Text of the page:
Volleyball Injuries: Chiropractic Treatment and Rehabilitation
Around a half-million high school students in the U.S. play volleyball. Whether the parent of a volleyball player or part of a recreational league, the goal is to be ready for the season, which means preventing and addressing volleyball injuries. It is a highly demanding sport with quick movements, jumping, twisting, diving, spiking, etc. Despite being fit and healthy, extensive training along with match play takes a toll on the body. Chiropractic can benefit volleyball players.
Common Volleyball Injuries
Why Chiropractic Works
Chiropractic treatment and rehabilitation, especially by a sports chiropractor, is recommended for volleyball injuries because it addresses acute and chronic injuries to all areas of the body. Chiropractic treats the entire musculoskeletal system. Proper joint alignment from chiropractic adjustments in the spine and throughout the body maintains the biomechanic integrity. This reduces high-impact forces in the joints. Soft tissue treatments like instrument-assisted soft tissue mobilization can help resolve injuries by providing the tissues with more blood flow into the affected area allowing for faster healing. Most volleyball injuries result from overuse to the joints and muscles, resulting in repetitive strain. In volleyball, repetitive/overuse injuries are common in the knees, ankles, and shoulders. This comes from all the jumping, serving, and spiking.
Body Soreness Is Reduced/Alleviated
Many athletes, including volleyball players, do not get the proper recovery time from training or playing.
- Reduced recovery periods cause body soreness and stiffness that can overlap into an injury.
- Chiropractic can reduce and alleviate body soreness.
- Chiropractic promotes faster recovery.
Studies show that athletes that receive regular chiropractic care found speed and mobility performance enhanced.
- Athletes require fast reflexes and optimal hand-eye coordination.
- Speed, mobility, reflexes, and coordination depend on a healthy nervous system.
- 90% of the central nervous system travels through the spine.
- Spinal alignment can either allow for proper nerve flow or disrupt nerve flow.
- Even when just one spinal segment is misaligned and out of place, the nervous system can impact reflexes, speed, mobility, and hand-eye coordination.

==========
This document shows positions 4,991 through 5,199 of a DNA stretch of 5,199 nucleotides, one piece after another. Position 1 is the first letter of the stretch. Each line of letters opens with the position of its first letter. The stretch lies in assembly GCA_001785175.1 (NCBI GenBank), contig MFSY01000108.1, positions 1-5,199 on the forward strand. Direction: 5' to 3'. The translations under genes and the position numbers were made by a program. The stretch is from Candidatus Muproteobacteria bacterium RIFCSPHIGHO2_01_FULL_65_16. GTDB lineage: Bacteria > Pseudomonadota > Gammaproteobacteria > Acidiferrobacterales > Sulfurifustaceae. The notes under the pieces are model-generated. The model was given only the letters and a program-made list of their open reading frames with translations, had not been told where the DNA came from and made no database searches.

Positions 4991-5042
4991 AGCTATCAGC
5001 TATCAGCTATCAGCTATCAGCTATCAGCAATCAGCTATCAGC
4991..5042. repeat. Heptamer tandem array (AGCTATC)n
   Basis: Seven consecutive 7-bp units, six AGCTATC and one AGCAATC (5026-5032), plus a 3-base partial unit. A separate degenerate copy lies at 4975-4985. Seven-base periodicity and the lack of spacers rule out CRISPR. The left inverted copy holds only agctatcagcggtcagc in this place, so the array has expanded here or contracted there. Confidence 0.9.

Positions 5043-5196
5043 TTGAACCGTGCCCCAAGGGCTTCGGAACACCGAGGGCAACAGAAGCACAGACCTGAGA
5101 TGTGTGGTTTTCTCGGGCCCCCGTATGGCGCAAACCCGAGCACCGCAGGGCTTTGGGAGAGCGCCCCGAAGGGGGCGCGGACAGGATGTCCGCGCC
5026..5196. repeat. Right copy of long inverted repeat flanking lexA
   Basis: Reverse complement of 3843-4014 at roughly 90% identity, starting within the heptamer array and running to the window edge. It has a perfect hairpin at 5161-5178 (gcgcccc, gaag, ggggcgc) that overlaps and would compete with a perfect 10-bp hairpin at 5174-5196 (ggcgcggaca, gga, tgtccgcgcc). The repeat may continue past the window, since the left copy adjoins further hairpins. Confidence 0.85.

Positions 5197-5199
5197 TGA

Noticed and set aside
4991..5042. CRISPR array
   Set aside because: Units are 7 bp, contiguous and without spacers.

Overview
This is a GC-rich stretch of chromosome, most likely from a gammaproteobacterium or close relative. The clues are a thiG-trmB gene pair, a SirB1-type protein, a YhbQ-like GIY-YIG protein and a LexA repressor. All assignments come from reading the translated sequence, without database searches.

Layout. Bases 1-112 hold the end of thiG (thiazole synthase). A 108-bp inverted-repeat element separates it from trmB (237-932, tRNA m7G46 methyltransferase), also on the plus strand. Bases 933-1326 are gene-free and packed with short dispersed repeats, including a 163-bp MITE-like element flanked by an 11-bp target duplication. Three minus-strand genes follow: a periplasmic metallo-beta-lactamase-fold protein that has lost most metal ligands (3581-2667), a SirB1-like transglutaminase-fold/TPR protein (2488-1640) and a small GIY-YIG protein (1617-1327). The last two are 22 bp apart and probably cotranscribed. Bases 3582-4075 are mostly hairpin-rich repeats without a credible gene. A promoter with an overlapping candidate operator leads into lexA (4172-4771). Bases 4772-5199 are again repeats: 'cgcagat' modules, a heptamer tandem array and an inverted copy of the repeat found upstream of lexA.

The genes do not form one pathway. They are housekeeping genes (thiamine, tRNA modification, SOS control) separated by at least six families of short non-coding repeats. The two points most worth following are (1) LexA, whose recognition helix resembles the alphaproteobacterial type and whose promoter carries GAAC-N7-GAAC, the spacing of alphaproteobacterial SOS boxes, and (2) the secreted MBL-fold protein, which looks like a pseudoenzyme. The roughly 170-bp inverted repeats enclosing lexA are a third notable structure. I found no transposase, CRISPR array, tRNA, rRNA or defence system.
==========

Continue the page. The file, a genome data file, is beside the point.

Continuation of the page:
- A properly functioning spine and nervous system will ensure the player is at their best.
Faster Injury Recovery Time
Healing the body properly takes time. Just like the body needs sleep/rest to function properly, so it is with injuries.
- The issue for athletes is how much time healing takes.
- Individual athletes receiving chiropractic care have been shown to heal faster.
Mobility and Strength
A chiropractic doctor can reduce the pressure around the nerve roots that exit the spine, which will help improve player performance. This includes:
- Range of motion
- Mobility and flexibility
To find out how chiropractic can help, contact Injury Medical Chiropractic and Functional Medicine Clinic. We will perform a thorough musculoskeletal and nervous system examination.
Volleyball Ankle Sprain Treatment
How Many Calories Over 24 hours
Myths that offer strategies that avoid the hard work and commitment that diet and exercise demand should be avoided. Individuals cannot expect to experience healthy body composition changes by increasing/decreasing meal frequency if they are living a sedentary lifestyle. It is not important how often or what time an individual takes in calories (has a meal). What is important is how many calories an individual has over a 24-hour period. A study looked at healthy individuals that ate one large meal a day for two weeks and then later ate the same meal but spread out over five smaller meals for another two weeks. It was concluded that there was no statistical difference in body weight gain or loss between the two eating methods. 2000 calories over 3 meals is the same 2000 calories consumed over 5 meals. There is no substitute for proper diet and exercise. The focus should be on what and how much you eat.
Eerkes, Kevin. â€œVolleyball injuries.â€ Current sports medicine reports vol. 11,5 (2012): 251-6. doi:10.1249/JSR.0b013e3182699037
Gouttebarge, Vincent et al. â€œPreventing musculoskeletal injuries among recreational adult volleyball players: design of a randomized prospective controlled trial.â€ BMC musculoskeletal disorders vol. 18,1 333. 2 Aug. 2017, doi:10.1186/s12891-017-1699-6
Kilic, O et al. â€œIncidence, etiology, and prevention of musculoskeletal injuries in volleyball: A systematic review of the literature.â€ European journal of sports science vol. 17,6 (2017): 765-793. doi:10.1080/17461391.2017.1306114
Seminati, Elena, and Alberto Enrico Minetti. â€œOveruse in volleyball training/practice: A review on the shoulder and spine-related injuries.â€ European journal of sports science vol. 13,6 (2013): 732-43. doi:10.1080/17461391.2013.773090
Wolfram, G et al. â€œThermogenese des menschen bei unterschiedlicher mahlzeitenhÃ¤ufigkeitâ€ [Thermogenesis in humans after varying meal time frequency]. Annals of nutrition & metabolism vol. 31,2 (1987): 88-97. doi:10.1159/000177255
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